Being proactive should include running risk assessments of your Salesforce environment weekly, monthly, or quarterly to understand what apps have access to data within the environment and how they obtained access.
Audit which apps are inactive, high-risk, or unverified. In this example, several apps are stale and can be removed because they can access sensitive data.
Locate and remove shadow data in community sites.
In recent years, there's been a push toward being digital first and allowing customers to access self-service support, making Salesforce communities and experience sites rise in popularity. Salesforce communities are a great way to share FAQs, knowledge articles, sales and marketing material, and more.
However, the risk of these community sites exposing data is high, and it’s important for organizations to understand how the permissions of these sites are configured from the data perspective.
One of the ways data can be exposed on these sites is through misconfigured permissions. Somebody uploads a file that gets attached to a record that then ties it into a community site, which then exposes sensitive data to the entire organization, or in some cases, the entire internet.
In addition to misconfigured permissions, our team at Varonis also discovered community sites that were essentially deactivated from a business perspective but hadn’t been deactivated on Salesforce. These abandoned communities, which Varonis Threat Labs dubbed “ghost sites,” still have connections to your environment and the data within them, increasing the possibility of it getting into the wrong hands.
This vulnerability is not a bug or technical issue on the Salesforce side, it's a pure configuration issue when it comes to the permissions within the org itself and can be avoided with proper security reviews of your Salesforce org.
Salesforce link exposure
Some organizations are familiar with sharing links in Microsoft 365 or Google, but did you know that this functionality also exists in Salesforce?
The setting can be enabled within your Salesforce orgs and allow end users to share files and attachments on records through a public URL.
There are some great security measures that can be implemented, but most Salesforce users aren't aware the share settings have been turned on in the first place and that further steps need to be taken.
“The truth of the matter is, unfortunately, many folks don't realize that the settings have even been turned on in the environment or how many users can access or even create these public links,” Ryan said. “This is a big one that we're seeing trending, and it would definitely encourage everybody out there to take a quick look at who can create public links across their Salesforce.”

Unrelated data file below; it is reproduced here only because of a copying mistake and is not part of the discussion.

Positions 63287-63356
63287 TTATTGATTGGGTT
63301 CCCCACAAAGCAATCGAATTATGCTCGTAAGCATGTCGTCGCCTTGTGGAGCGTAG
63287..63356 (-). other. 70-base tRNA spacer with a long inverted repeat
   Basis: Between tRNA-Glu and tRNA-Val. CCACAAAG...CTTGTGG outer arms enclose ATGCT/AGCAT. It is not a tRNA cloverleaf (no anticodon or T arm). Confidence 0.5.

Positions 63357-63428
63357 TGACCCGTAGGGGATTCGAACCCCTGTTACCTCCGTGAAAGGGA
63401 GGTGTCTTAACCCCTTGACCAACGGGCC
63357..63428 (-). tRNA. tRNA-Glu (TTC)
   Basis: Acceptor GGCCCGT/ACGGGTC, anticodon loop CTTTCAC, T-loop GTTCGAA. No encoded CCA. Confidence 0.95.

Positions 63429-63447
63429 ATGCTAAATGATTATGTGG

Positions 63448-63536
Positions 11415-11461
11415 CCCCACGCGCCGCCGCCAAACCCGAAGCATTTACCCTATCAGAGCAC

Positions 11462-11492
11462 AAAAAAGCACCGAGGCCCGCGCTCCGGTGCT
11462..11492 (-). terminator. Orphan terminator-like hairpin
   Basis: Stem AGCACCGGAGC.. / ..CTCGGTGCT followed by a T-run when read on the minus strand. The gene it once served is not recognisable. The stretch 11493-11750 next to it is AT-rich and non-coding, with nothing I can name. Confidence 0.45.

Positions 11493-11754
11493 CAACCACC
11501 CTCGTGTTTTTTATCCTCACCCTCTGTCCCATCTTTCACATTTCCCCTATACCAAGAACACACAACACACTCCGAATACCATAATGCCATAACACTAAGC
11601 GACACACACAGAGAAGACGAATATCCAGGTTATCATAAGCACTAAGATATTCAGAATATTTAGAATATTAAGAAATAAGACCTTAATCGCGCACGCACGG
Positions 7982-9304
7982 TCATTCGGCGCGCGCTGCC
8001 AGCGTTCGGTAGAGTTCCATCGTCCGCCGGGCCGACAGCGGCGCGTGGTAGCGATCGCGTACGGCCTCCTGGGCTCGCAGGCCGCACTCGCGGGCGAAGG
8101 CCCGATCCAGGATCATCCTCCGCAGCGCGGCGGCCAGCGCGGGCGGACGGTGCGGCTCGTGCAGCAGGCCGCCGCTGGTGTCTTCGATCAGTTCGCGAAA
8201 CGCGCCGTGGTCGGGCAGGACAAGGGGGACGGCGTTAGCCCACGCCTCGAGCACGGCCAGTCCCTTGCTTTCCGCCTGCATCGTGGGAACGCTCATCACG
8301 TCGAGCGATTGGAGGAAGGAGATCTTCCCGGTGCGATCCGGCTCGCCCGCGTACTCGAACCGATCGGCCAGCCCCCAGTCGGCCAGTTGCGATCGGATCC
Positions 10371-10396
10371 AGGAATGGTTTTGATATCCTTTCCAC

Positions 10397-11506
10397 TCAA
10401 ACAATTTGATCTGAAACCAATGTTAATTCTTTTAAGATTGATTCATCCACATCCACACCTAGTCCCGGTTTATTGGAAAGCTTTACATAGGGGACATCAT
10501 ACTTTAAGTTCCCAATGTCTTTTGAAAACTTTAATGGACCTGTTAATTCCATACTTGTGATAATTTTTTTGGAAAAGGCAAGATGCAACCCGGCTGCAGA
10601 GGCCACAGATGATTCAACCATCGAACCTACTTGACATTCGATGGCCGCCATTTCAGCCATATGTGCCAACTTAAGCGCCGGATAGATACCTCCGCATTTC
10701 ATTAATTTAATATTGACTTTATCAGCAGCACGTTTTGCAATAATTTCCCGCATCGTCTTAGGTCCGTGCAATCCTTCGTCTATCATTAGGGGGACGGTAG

Be proactive with your Salesforce security.
Even though the risks covered in this blog may differ, one aspect remains constant: Organizations need to dedicate time and create formal security processes to keep their Salesforce environments secure.
Salesforce does so much for us, but the security of our data is our responsibility. I think now is a great opportunity for Salesforce professionals to educate their companies on their role and what it encompasses, and to remind them that things need to be done.
Christine and Ryan both acknowledge that starting with a risk assessment is a great way to gain visibility into the security concerns in your organization. Varonis offers a free risk assessment that gives you concrete steps to prioritize and fix major security risks and compliance issues in your data.
“One of the things that we strive to achieve is making the risk assessment simple and helping make your lives easier when it comes to locking down the data, potential misconfigurations, and integrations, and ensuring that you’re at the highest security posture possible,” Ryan said. “It’s something that you can use internally to educate others within the organization and help increase the efficiency of your team.”
What you should do now
Below are three ways we can help you begin your journey to reducing data risk at your company:
- Schedule a demo session with us, where we can show you around, answer your questions, and help you see if Varonis is right for you.
- Download our free report and learn the risks associated with SaaS data exposure.
- Share this blog post with someone you know who'd enjoy reading it. Share it with them via email, LinkedIn, Reddit, or Facebook.
Lexi Croisdale joined the Varonis team in 2023 as a Content Marketing Manager. She enjoys writing about the latest cybersecurity trends and insights to help companies keep their data protected. She also loves DIY crafts, the outdoors, and reading.